The agency’s evaluators assigned GDLS’s proposal an “outstanding” rating under the phase-in/staffing approach subfactor, identifying four strengths and no weaknesses.  Id. at 5.  The assessed strengths under this subfactor include a strength for GDLS, as the incumbent, currently meeting 100 percent of the labor requirement for qualified and certified personnel, which would allow GDLS to exceed the maximum allowed phase-in schedule by 90 days.[4]  Id. at 5.  The source selection authority (SSA) found GDLS’s proposal to be significantly more advantageous than DynCorp’s under the phase-in/staffing approach subfactor.  Id. at 6.  The SSA specifically considered GDLS’s strength for exceeding the phase-in schedule requirement by 90 days with low risk to be  “overwhelmingly more meaningful” as a strength than DynCorp’s strength for exceeding the phase-in schedule requirement by 60 days with moderate risk of not meeting the schedule.  Id

The evaluators assigned a “good” rating to DynCorp’s proposal under the contingency deployment capability subfactor, identifying one strength and no weaknesses.  Id. at 7; AR, Tab 25, DynCorp Final Management Evaluation at 22.  In evaluating GDLS’s proposal to be “outstanding” under the contingency deployment capability subfactor, the evaluators identified one strength and no weaknesses.  AR, Tab 88, SSDD at 7; AR, Tab 59, GDLS Final Management Evaluation at 12.  The SSA found that both proposals had a “high likelihood” that the offeror would complete the required field service representative and maintenance services within 60 days of ordering the services during a contingency operation.  AR, Tab 88, SSDD at 7.  However, the SSA considered GDLS’s proposal to be “slightly more advantageous” than DynCorp’s under this subfactor when comparing the offerors’ plans for staffing the contingency deployment labor requirements.[5]  Id. at 8.  When taking into account the relative order of importance of the management subfactors,[6] the SSA found GDLS’s management factor proposal to be significantly more advantageous than DynCorp’s management factor proposal.  Id.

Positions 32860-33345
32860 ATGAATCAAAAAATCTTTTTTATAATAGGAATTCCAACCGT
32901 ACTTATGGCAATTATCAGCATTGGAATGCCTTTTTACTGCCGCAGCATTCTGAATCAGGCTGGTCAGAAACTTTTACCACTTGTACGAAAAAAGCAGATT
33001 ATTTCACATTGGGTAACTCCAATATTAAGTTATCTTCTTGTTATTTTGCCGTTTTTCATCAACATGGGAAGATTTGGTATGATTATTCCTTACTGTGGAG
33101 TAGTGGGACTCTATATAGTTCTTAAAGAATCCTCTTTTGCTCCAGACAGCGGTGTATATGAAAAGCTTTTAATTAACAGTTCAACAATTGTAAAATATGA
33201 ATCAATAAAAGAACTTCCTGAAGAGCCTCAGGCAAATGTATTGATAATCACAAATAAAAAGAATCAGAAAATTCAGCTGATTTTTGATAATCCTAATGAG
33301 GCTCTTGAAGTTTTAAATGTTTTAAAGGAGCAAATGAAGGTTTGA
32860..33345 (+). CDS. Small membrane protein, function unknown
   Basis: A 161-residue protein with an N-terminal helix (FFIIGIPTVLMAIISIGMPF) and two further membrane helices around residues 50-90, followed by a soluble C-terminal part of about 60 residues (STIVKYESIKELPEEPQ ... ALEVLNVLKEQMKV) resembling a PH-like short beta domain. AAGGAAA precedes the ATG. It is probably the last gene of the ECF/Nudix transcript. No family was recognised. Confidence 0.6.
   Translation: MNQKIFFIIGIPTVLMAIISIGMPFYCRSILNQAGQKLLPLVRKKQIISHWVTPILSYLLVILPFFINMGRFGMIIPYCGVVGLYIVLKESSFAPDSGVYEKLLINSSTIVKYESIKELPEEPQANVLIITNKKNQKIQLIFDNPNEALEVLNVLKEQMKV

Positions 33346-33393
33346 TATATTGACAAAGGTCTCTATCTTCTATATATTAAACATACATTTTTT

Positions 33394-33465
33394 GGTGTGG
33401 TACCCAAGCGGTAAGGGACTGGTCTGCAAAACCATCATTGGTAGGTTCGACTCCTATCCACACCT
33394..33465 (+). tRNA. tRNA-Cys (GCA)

In evaluating DynCorp’s proposal as “outstanding” under the small business participation factor, the evaluators identified seven strengths and no weaknesses.  AR, Tab 42b, DynCorp Small Business Evaluation, at 12.  Specifically, the agency assessed a strength for each small business goal that it found that DynCorp credibly proposed to exceed.  AR, Tab 88, SSDD at 8.  In evaluating GDLS’s proposal as “acceptable” under the small business participation factor, the evaluators identified two strengths and five weaknesses.  AR, Tab 69, GDLS Small Business Evaluation at 15.  The agency assigned GDLS strengths for both small business goals it had credibly proposed to exceed, and weaknesses for each of the small business goals it had not proposed to meet.  Id.  Based on the above, the SSA found DynCorp’s small business participation proposal to be “significantly more advantageous” than GDLS’s.  AR, Tab 88, SSDD at 9. 

Based on the agency’s evaluation, as well as the SSA’s own analysis, the SSA concluded that GDLS’s proposal was the most advantageous and presented the best overall value under the terms of the RFP.  Id. at 9-10.  In comparing GDLS’s and DynCorp’s proposals, the SSA noted GDLS’s evaluated superiority in the experience and management factors while acknowledging DynCorp’s advantage in the small business participation factor and its lower total evaluated price.  Id.  Based on these considerations, and along with the relative importance the RFP assigned each factor, the SSA concluded that GDLS’s proposal was worth the $75,430,597 price premium and represented the best value to the government.  Id. at 10. 

The agency subsequently notified DynCorp of the award to GDLS and provided DynCorp with a debriefing.  COS/MOL at 11.  On September 8, DynCorp filed the instant protest. 

DISCUSSION

DynCorp challenges various aspects of the agency’s selection decision, including the evaluation of proposals under the management, cost/price, and small business participation factors, and maintains that the best-value decision was unreasonable.  For the reasons that follow, we find no basis on which to sustain the protest.[7]